Where a person or a family are in temporary emergency accommodation, the International Protection Accommodation Service, IPAS, endeavours to move them to more suitable permanent accommodation in the shortest time possible, notwithstanding pressures on the IPAS accommodation portfolio. It is IPAS's policy to prioritise the movement of family units from emergency accommodation when suitable accommodation appropriate to their needs becomes available. In addition, IPAS is working towards all families being in some form of own-door accommodation which will meet their needs more appropriately than congregated accommodation.
Residents are generally provided with at least ten days of notice before being moved to new accommodation. The letter of transfer is issued in English. However, where a person makes a request for this letter in another language, this can be arranged. A confidential freephone telephone support service funded by my Department, but operated by the Jesuit refugee service, may also assist residents in this regard. I will consider whether further measures are needed to translate this information into languages other than English.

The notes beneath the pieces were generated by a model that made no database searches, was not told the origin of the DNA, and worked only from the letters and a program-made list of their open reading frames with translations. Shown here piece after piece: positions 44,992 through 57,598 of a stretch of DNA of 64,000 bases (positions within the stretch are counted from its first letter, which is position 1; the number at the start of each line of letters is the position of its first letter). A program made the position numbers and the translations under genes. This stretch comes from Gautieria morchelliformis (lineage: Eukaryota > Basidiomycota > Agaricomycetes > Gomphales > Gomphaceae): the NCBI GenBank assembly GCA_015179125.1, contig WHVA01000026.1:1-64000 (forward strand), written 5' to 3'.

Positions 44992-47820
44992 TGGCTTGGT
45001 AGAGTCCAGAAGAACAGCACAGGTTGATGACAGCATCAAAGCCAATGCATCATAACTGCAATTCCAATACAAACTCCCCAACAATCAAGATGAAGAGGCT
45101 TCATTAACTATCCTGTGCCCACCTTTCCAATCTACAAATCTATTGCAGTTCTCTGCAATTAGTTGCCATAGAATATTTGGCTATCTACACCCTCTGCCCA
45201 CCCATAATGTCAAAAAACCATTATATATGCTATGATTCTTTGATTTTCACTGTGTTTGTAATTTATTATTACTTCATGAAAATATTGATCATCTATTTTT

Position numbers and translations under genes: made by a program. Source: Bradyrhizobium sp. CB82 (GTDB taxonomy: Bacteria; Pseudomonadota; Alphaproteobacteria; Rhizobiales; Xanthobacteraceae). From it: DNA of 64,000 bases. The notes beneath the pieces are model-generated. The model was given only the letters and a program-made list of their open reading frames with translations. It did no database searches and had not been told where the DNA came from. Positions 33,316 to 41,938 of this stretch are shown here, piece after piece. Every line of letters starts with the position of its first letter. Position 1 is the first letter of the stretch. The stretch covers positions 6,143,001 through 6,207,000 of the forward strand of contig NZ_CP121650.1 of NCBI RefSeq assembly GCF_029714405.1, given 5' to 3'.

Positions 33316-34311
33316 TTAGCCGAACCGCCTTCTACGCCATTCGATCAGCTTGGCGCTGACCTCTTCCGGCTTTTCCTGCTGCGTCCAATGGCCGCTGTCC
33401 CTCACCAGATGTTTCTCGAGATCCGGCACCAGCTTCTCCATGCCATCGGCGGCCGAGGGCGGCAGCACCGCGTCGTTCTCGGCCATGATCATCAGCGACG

While it is appreciated that a move to a new home is difficult for anyone, particularly where a family may have started to establish connections within a community, most moves occur as part of a wider programme aimed at ending the use of temporary accommodation as recommended by the advisory group on the provision of support, including accommodation, to persons in the international protection process. While it would be preferable to give a longer lead-in time prior to a move, the limited availability of accommodation and the need to make space available to new arrivals mean that moves to more suitable accommodation must be done quickly.